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[583] our pickets were driven in on the City Point and Prince George Court-house roads. It was subsequently ascertained that these movements were but feints to deceive our forces, while the real movement for the surprise and capture of the city was on the Jerusalem plank-road, coming into Petersburg from a southerly direction. On the two first-named roads the enemy appeared in considerable numbers as early as seven o'clock, and brisk skirmishing was kept up for some. At eight o'clock the Court-house and engine bells were rung, to which the citizens responded with their usual alacrity, and manifested every disposition to defend their homes and firesides.

In the meantime, the enemy's gunboats ascended the Appomattox river, and opened a furious fire on Fort Clifton and at various other points along the river, for the obvious purpose of occupying the attention of our troops in Chesterfield.

At nine o clock our pickets on the Jerusalem plank-road were driven in, and before ten the enemy showed himself in overwhelming numbers, filling the road and woods on both sides. Our breastworks here extended from the residence of Timothy Rivers, Esq., on the left to and across the roadway, and beyond the house of Mr. William A. Gregory on the right. The enemy manoeuvred for a while, thinking, probbably, that our raw troops would abandon their position without a fight.

But never were the Yankees more mistaken. Our men were made of sterner stuff, and inspired by the cool determination of their leaders, General Colston and Colonel F. H. Archer, maintained their ground like veterans. Finally, the enemy ordered a charge, and came down to our breastworks with a yell, their drawn sabres flashing in the sunlight. When within forty paces of the fortifications the order to fire was given and the Yankees recoiled and fell back. A prisoner, taken subsequently, states that in this charge the notorious Spear led, and that he had forty killed and wounded. This charge was repeated twice, but with like results, when the enemy resorted to the flanking process, which, by reason of his overwhelming numbers he was enabled to do with much ease. A short time afterward a regiment came round Rivers' house, on our left, another appeared on our right, and a large body came down in front. We had but a hundred and seventy men, all told, and it was impossible with this number to guard centre, right and left, along a length of three quarters of a mile or more. The order was given to retreat, and in a few minutes the enemy had possession of our works, our camp, and were in full pursuit of our men. Couriers had been despatched for reinforcements, but they did not come up in time to save our fortifications, and many of Petersburg's best and most gallant sons fell in the affray, some killed and others wounded.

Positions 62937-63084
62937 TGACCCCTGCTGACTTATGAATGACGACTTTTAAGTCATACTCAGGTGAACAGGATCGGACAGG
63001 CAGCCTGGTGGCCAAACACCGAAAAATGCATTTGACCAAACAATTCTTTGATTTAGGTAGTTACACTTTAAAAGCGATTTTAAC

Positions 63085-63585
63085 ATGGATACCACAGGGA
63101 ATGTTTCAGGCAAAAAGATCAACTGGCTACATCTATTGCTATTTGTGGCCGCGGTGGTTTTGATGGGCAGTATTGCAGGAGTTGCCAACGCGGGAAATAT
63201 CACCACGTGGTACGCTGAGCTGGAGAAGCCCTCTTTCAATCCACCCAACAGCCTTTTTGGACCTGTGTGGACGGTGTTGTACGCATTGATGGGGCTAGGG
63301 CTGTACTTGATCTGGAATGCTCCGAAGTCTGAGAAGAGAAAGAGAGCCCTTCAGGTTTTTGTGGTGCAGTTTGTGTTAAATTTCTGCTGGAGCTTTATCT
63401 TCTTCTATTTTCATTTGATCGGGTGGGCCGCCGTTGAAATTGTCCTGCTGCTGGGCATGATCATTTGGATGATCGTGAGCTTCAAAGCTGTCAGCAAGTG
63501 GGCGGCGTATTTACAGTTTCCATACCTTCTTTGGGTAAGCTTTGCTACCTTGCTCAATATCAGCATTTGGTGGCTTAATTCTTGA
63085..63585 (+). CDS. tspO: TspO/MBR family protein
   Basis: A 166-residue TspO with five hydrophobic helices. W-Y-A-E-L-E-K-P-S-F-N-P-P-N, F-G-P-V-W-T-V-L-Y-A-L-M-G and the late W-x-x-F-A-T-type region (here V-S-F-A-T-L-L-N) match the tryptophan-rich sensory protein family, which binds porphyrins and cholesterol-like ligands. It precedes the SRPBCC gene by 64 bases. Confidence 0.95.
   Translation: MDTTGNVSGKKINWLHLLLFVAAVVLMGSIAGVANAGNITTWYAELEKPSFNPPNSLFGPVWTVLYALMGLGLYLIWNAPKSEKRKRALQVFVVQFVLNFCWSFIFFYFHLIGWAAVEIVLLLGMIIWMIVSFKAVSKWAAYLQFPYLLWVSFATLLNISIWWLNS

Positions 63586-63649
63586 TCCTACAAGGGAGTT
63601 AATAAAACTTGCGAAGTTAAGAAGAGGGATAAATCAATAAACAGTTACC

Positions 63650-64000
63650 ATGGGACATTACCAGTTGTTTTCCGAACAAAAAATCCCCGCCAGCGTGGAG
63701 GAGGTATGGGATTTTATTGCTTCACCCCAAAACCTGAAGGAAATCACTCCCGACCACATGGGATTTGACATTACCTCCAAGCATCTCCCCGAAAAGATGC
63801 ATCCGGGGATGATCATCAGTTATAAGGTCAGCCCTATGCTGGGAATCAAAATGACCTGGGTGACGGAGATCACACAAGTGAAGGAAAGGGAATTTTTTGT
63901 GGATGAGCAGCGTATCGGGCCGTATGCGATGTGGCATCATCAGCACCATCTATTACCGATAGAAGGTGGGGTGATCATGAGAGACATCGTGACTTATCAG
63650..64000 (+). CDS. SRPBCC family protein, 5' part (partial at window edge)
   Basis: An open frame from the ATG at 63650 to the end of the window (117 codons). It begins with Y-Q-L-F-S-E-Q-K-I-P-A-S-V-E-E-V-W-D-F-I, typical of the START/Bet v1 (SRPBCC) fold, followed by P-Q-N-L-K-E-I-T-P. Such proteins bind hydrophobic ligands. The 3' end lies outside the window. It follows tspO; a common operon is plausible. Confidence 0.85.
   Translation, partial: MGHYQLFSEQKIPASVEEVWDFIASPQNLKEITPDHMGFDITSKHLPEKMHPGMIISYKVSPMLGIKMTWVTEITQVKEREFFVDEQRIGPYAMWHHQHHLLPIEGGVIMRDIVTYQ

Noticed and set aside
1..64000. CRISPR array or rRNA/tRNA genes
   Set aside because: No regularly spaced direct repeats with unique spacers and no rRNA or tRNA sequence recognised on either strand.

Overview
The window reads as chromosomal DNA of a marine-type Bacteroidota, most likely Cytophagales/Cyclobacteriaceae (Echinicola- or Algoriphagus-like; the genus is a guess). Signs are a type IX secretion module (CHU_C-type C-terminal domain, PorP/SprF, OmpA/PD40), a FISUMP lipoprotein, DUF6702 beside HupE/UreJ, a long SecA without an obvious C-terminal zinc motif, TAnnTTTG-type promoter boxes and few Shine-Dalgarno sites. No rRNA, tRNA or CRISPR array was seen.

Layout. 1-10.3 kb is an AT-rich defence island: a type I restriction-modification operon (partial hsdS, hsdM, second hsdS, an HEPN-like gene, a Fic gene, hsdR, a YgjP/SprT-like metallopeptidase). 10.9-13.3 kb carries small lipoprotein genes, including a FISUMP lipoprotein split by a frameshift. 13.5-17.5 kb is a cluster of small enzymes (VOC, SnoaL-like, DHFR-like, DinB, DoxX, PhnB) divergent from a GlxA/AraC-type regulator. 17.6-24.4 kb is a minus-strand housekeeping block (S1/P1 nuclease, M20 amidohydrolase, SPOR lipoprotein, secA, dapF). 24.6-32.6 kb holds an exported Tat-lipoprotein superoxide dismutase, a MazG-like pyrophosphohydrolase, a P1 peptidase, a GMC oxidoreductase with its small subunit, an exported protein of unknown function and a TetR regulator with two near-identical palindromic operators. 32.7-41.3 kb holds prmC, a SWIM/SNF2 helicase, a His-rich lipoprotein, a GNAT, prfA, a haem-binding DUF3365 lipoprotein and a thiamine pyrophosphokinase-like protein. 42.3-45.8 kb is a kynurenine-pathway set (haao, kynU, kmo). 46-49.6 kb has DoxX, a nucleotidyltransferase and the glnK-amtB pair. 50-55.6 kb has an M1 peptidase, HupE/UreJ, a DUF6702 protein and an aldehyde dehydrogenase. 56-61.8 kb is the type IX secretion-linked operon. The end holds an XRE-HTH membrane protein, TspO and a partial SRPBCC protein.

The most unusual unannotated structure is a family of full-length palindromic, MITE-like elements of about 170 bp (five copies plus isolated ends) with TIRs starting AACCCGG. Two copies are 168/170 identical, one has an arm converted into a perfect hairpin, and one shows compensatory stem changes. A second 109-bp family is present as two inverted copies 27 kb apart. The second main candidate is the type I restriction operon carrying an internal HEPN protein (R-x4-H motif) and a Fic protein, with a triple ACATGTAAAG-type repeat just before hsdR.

The enemy came on in double columns, with sabres drawn, until they reached the hill opposite the waterworks, where they planted a cannon for the purpose of shelling the city. They then started down the hill, and their column actually took possession of a bridge which crosses Powell's run, at the foot of the waterworks hill.

They were almost in Petersburg; could see its spires and steeples, and many of the houses on our suburban limits; but again that Divine arm, which has been so often outstretched in our behalf, was bared, and our city was saved from the tread of the ruthless invader. Just at this opportune moment, Graham's battery reached the Reservoir Hill, unlimbered in an instant, and with a precision and rapidity which we have heard spoken of as being almost without precedent, threw into the ranks of the enemy a shower of shell.

The missiles of death coming so unexpectedly to the foe, he at first seemed overwhelmed with surprise, and halted, neither advancing nor retreating ; but, a minute or two later, another branch of our service made its appearance, which quickly determined the enemy as to the best course for him to pursue. Dearing's cavalry brigade quickly dismounted, and descending the hill with a yell, charged upon the enemy in beautiful style. This was more than they expected (since they had encountered only a few militia in the breastworks, and had advanced nearly a mile without seeing any regulars), and they instantly wheeled their horses, and started back up hill in great confusion. Graham's battery continued to play upon them, and Dearing's men crossed the ravine and ascended the opposite hill in gallant style, their carbines keeping up a regula and musical fusilade upon Kautz and Spear and their rapidly retreating followers. Upon reaching the top of the opposite hill the enemy hoped to make a stand. Here another column which they had sent to the city for the purpose of entering by the Brentford Church road hove in sight. But this column had also started on a retrogade movement, but, to their surprise, too, they had encountered Sturdivant's battery, which had gone out by another road, and the two columns met and continued their retreat, the speed not at all slackened by Confederate shell and balls, which were falling thick and fast among them.

In Jackson's field, a mile or so from Brentford Church, we captured a handsome cannon and six horses, which the enemy were compelled to abandon in their flight. Our forces pursued them for a few miles, killing and wounding many and taking some prisoners. Yesterday afternoon late, our pickets extended several miles on the Jerusalem plank-road, but nothing of the enemy could be seen, and it is supposed that they have retreated to the river. This is only supposition, however, and the vandals will bear constant and vigilant watching.

Kautz is in command of this force, and prisoners taken variously estimate it at from three thousand to five thousand. There is no

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